Overall ranking: 45 (new entrant)
Chefs' ranking: (8) (new entrant)
Richard Corrigan is the Dublin-born chef who has become a key player on the London restaurant scene since 1994, when he won a Michelin star for Stephen Bull's Fulham Road restaurant.
Corrigan went on to form a 50/50 partnership with Searcy's, the contract caterer owned Nigel and Richard Goodhew. The partnership opened a string of acclaimed fine-dining restaurants.
He is currently chef-patron of the Michelin-star Lindsay House restaurant in Soho and recently reopened and revived Mayfair's long-established fish restaurant, Bentley's Oyster Bar and Grill.
Richard Corrigan - Career guide
Richard Corrigan, who is now 39, was born in Dublin and raised on a 25-acre farm in County Meath. After working at the Kirwin hotel in Ireland, he moved to Holland at the age of 17 where he spent four years training.
He arrived in London in 1984, working in the early 1990s at future acquisition Bentley's. By 1994 he was head chef at Stephen Bull's Fulham Road restaurant where he gained a Michelin star.
The Searcy's link-up began in 1996 when Corrigan was hired to raise food standards at Searcy's Brasserie at the London Barbican. A year later, he formed a joint-venture with the caterer - Searcy's-Corrigan Restaurants - to buy the Lindsay House restaurant and this partnership has persisted through a number of ventures to the present day.
Richard Corrigan - What we think
Corrigan's earthy, robust yet sophisticated food and "less is more" philosophy reflects his Celtic roots and proved a popular alternative to the "twiddly, intellectual food" that he rebelled against.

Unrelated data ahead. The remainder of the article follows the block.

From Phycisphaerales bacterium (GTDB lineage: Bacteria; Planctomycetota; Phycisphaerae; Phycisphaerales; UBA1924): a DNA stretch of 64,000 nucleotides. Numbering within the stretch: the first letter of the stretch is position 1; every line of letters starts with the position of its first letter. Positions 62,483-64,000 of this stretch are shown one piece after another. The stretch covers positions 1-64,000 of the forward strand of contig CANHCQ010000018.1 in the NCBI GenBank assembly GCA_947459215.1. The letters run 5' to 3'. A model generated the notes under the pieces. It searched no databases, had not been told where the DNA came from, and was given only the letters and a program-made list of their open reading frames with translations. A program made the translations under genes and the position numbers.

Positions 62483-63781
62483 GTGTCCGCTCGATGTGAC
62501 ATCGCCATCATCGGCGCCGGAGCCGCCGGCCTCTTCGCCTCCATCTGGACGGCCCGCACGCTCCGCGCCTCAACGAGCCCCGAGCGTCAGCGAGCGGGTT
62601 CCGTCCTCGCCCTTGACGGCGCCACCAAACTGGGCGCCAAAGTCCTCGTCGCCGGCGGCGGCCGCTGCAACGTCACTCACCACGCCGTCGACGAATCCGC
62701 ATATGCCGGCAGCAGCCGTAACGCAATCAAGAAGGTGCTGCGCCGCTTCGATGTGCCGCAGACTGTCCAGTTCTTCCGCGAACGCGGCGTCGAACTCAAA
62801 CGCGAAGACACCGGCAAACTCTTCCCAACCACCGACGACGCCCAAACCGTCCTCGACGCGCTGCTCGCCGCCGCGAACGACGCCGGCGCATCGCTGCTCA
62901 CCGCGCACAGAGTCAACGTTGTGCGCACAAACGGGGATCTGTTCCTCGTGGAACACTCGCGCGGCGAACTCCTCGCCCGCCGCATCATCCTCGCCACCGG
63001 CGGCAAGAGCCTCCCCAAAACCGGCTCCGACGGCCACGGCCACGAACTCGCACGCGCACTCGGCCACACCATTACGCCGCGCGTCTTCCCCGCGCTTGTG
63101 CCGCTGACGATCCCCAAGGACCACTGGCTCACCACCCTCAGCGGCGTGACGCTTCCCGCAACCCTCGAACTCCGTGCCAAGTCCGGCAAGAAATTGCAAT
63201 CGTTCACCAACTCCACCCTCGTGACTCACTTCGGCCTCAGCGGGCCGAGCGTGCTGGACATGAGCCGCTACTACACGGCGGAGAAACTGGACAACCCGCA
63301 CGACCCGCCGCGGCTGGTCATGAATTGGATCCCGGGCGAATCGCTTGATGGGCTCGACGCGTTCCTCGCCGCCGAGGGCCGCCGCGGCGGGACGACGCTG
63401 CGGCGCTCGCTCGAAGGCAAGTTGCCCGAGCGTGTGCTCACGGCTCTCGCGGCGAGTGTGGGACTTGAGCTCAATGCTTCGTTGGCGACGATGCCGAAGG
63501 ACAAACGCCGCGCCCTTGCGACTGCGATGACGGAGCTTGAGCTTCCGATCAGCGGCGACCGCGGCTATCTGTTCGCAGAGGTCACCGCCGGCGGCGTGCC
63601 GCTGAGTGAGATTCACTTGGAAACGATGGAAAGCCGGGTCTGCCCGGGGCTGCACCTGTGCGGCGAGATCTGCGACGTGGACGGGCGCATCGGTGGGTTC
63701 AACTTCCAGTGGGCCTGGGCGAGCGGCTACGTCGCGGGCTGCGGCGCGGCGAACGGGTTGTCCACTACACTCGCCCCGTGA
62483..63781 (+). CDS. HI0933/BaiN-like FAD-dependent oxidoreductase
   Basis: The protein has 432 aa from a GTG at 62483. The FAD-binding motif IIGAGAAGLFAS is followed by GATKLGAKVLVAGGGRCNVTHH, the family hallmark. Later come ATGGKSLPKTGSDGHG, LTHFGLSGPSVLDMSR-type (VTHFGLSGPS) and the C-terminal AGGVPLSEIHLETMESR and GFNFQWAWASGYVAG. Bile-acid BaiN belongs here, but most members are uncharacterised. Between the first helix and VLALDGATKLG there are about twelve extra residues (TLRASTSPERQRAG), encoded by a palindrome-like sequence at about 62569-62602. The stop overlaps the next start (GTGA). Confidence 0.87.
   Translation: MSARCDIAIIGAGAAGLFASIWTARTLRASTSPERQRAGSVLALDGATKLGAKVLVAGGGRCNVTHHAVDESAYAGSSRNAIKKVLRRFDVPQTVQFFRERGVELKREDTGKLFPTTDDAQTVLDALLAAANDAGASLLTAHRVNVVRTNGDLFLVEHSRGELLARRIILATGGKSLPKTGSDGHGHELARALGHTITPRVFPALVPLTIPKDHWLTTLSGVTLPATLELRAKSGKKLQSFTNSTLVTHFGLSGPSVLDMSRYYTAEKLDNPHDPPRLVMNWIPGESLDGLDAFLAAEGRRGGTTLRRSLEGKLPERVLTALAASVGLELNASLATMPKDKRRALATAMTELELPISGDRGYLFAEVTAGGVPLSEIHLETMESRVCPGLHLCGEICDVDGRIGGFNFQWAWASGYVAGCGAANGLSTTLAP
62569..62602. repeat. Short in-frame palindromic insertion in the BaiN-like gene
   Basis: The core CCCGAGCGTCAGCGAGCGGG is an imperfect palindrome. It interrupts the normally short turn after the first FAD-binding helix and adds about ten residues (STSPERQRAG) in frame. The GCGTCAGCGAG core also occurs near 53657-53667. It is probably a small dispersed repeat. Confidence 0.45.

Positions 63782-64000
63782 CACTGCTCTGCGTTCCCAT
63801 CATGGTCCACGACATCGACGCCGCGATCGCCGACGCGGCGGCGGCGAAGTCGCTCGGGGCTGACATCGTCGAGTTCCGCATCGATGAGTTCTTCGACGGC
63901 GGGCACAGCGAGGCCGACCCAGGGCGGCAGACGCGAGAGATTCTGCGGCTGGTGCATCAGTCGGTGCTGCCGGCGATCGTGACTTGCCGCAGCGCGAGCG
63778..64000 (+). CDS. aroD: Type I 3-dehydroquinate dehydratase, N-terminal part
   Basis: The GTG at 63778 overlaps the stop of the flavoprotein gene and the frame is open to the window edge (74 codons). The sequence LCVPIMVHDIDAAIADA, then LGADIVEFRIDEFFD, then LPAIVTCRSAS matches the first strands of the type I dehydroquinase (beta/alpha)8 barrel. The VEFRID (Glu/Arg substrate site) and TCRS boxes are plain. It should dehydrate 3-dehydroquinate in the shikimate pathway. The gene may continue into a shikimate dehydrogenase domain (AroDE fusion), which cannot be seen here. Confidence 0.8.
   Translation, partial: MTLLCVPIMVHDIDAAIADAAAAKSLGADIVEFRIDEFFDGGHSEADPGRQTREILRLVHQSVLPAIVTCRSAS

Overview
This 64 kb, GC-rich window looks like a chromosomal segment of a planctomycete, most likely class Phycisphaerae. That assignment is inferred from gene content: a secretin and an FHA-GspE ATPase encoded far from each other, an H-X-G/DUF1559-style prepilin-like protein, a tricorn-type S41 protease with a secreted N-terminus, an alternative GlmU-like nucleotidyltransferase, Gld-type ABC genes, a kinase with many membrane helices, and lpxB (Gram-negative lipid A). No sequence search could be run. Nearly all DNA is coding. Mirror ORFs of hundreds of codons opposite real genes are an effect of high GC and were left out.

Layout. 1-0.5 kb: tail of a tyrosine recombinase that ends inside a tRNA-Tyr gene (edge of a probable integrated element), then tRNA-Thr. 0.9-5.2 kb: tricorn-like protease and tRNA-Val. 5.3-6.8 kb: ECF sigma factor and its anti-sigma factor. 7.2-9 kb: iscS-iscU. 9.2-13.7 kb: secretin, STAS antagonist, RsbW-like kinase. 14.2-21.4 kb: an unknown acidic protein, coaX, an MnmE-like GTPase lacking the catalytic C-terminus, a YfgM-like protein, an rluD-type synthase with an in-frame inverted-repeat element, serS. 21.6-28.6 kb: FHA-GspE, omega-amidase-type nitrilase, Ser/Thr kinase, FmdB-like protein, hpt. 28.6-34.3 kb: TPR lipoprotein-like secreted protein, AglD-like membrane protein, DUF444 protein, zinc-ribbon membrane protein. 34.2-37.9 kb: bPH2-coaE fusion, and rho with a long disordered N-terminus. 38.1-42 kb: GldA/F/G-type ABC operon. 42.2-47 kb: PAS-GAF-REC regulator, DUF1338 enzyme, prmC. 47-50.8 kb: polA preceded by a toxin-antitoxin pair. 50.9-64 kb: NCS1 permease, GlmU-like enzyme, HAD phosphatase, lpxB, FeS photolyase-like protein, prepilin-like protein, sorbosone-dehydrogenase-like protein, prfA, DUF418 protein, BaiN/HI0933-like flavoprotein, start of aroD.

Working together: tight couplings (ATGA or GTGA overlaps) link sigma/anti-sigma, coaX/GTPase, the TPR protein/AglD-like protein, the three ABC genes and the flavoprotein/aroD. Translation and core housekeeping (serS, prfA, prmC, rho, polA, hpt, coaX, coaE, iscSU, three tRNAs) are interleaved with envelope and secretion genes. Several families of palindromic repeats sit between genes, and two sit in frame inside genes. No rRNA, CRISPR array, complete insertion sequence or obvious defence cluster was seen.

At the height of his success at Fulham Road, Corrigan made a surprise move to become consultant chef at a greyhound racing track alongside head of catering Michael Hoy, a colleague from his time at Bentley's. However, the stadium in Hackney went into receivership and Corrigan's hopes of opening a restaurant in North London were dashed by gazumpers.
The 1996 link-up with Searcy's proved fortuitous. Searcy's Brasserie, which opened at the Barbican in 1991, was the caterer's first retail-style contract and they brought Corrigan in on a six-month contract to revitalise the operation.
Corrigan noticed that Lindsay House, the Georgian townhouse in Soho, was on the market cheap but could only afford half the asking price. He interested Richard Goodhew in the property and thus was born Searcy's-Corrigan Restaurants.
They opened the new Lindsay House restaurant in 1997 and Corrigan's cooking won the restaurant a Michelin star in 1999. Two sister businesses sprung in Chelsea - the House (which was sold in 2002) and the English Garden restaurant (which became the Rasoi Vineet Bhatia in 2004).
More accolades followed - Corrigan won the Outstanding London Chef category in the 2000 Carlton London Restaurant Awards while Gaut Millat named Lindsay House as one of London's five finest restaurants in 2005.
Corrigan's prestige rocketed in 2004 when the partnership won the prized contract to operate an exclusive restaurant and bar atop London's the Gherkin building, which they opened in 2004 when Corrigan also oversaw Searcy's new restaurant at the National Gallery in Edinburgh.
Corrigan's next coup was to restore the historic Bentley's (which dates back to 1916) to its former glory. The partnership snapped up the property in May 2005 and reopened it six months later to critical acclaim, winning the New Restaurant Award from the Craft Guild of Chefs in 2006.
In 2006, Corrigan (no stranger to TV) was one of four winning chefs of the 14 who competed in BBC2's Great British Menu for the chance to devise the menus for the Queen's 80th birthday celebrations. He provided a starter of smoked salmon with Irish soda bread, woodland sorrel and cress.
The chef has opened his first restaurant in his native Ireland, this time in concert with Ryanair founder and billionaire Tony Ryan. The 70-seat restaurant, the Mill at Lyons, opened this September as part of a £34m food village (completed with smokery and bakery) on Ryan's Lyons Estate in Co Kildare.
Richard Corrigan - Further information